In a circular dated March 19, the permanent secretary, Alex Kakooza, said the ministry will communicate to all stakeholders in writing upon the expiry of the 32-day lockdown and further guide on arrangements for re-opening.
“It is important to note that unless otherwise communicated, there will be no extra charges for continuation of the term or semester. All heads of institutions should keep a skeleton staff at school to support them perform administrative duties and attend to clients,” reads the circular. “Please note that stern disciplinary action shall be taken against any head of institution operating contrary to this directive.”
In most schools, learners were sent home with learning packages. For senior one pioneer students of the revised lower secondary curriculum, the National Curriculum Development Centre (NCDC) is contemplating ways to recover the lost time.
The NCDC director, Grace Baguma, said there was a proposal to televise the curriculum but that was quashed. “How will you reach a learner in hard-to-reach-and-stay areas without a television set in their home? So, it is a challenge. If we had prepared parents in time, we could have put the materials online to engage learners at home. But even then, how many people can access this medium in the country?” Baguma asked.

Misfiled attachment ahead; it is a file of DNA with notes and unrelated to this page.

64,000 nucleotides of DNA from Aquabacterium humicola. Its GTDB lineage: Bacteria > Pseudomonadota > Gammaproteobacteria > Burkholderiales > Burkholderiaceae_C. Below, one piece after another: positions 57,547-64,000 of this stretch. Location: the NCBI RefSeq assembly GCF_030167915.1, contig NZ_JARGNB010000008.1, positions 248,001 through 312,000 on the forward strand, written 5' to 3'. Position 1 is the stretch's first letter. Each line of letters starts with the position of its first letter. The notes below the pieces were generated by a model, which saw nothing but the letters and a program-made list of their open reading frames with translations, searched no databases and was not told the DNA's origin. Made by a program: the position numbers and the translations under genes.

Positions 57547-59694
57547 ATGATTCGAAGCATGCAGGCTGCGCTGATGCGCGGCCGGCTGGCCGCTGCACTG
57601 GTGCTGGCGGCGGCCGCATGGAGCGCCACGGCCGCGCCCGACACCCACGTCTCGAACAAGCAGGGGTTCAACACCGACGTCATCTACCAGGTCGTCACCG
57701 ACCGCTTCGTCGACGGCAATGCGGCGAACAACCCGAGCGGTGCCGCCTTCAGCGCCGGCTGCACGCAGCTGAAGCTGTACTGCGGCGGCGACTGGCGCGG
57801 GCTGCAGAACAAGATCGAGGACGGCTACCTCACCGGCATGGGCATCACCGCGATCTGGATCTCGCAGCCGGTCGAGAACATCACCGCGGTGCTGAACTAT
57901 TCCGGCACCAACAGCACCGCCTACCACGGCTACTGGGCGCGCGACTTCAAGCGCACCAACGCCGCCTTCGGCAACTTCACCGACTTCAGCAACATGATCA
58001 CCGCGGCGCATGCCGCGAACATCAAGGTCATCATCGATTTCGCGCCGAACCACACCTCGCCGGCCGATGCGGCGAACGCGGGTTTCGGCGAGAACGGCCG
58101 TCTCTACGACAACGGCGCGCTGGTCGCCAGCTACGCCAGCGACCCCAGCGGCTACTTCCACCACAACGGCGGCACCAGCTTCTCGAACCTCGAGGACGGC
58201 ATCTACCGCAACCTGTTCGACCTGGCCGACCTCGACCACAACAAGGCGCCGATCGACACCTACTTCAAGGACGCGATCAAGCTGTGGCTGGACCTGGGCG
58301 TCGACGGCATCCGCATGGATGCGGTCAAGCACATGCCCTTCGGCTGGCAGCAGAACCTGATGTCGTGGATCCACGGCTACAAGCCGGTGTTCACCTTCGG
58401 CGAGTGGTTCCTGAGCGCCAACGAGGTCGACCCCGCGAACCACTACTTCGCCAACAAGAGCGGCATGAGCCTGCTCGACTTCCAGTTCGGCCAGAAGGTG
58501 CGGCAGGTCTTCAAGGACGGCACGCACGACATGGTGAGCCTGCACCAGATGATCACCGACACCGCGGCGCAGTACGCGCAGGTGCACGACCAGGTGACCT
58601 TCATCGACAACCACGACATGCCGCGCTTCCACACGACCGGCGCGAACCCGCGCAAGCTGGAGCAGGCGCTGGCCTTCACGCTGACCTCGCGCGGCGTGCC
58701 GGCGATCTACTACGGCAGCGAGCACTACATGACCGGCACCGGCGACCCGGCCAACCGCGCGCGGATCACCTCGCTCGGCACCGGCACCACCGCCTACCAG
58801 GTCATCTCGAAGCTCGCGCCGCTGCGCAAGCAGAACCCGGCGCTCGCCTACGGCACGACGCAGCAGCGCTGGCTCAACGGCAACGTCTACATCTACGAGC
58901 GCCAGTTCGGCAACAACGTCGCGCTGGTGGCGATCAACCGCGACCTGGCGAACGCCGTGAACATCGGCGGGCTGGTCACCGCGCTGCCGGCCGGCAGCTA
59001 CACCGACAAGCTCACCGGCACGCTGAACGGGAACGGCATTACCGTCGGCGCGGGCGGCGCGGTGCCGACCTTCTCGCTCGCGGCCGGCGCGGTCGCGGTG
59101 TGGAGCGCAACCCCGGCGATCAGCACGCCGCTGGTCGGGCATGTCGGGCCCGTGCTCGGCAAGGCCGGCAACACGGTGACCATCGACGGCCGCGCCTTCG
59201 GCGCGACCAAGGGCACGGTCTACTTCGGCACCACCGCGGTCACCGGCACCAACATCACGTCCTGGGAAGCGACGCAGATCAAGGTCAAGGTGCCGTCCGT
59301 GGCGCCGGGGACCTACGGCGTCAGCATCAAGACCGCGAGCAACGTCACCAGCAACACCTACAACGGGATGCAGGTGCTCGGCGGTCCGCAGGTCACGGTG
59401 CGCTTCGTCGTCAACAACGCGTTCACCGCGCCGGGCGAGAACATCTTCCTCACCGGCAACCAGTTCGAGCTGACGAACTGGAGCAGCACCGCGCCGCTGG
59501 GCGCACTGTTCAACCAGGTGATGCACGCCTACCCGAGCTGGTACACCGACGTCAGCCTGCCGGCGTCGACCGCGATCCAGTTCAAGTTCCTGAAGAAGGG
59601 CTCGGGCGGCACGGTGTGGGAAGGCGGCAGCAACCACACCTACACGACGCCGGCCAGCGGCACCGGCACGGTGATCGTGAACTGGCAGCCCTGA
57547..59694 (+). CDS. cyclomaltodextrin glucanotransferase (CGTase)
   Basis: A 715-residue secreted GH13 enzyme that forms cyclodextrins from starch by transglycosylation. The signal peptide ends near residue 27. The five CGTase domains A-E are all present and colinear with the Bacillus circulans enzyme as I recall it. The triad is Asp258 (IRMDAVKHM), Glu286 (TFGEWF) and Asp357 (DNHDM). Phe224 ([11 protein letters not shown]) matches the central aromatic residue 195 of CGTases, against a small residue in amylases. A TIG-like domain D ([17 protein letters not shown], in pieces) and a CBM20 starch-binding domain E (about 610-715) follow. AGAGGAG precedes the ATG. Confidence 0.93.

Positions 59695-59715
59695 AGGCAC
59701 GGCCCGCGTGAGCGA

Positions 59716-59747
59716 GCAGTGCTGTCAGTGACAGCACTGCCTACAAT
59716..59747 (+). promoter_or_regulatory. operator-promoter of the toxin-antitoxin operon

She added that NCDC had thought of compatible options for a basic mobile phone but that meant a parent had to buy airtime which is costly “yet telecoms cannot give them free airtime for learning purposes during this closure.”
On April 1, 2020, Uganda National Examinations Board (Uneb) was scheduled to begin registration of candidates but the board has suspended this exercise. UNEB is now handling online applications for letters of verification of results while final documents will be strictly picked by invitation.
For applications for equating academic documents, Uneb executive secretary Dan N. Odongo said: “We are currently handling only those who had already applied and received communication to come and collect their documents. New applications have been suspended until further notice.”
Application for centre validation remains online while those seeking jobs, training of examiners and scouts should deliver their papers to the Uneb offices in Ntinda.
Uganda Business and Technical Examinations Board (Ubteb) has also extended the registration deadline for the May-June 2020 examination series until the president lifts the 32-day closure.
“We advised that our clients shall visit the secretariat offices for only critical issues that cannot be done online,” Onesmus Oyesigye, the Ubteb executive secretary, said.
At the Law Development Centre (LDC), the director Frank Nigel Othembi said: “All campuses and legal aid clinics will remain closed. Staff are encouraged to work from home, remote locations outside LDC and/or online. A revised academic timetable with rescheduled academic activities including the Bar Course Oral Examinations and other examinations shall be communicated in due course.” LDC plans to resume normal operations on April 20, unless advised otherwise by government.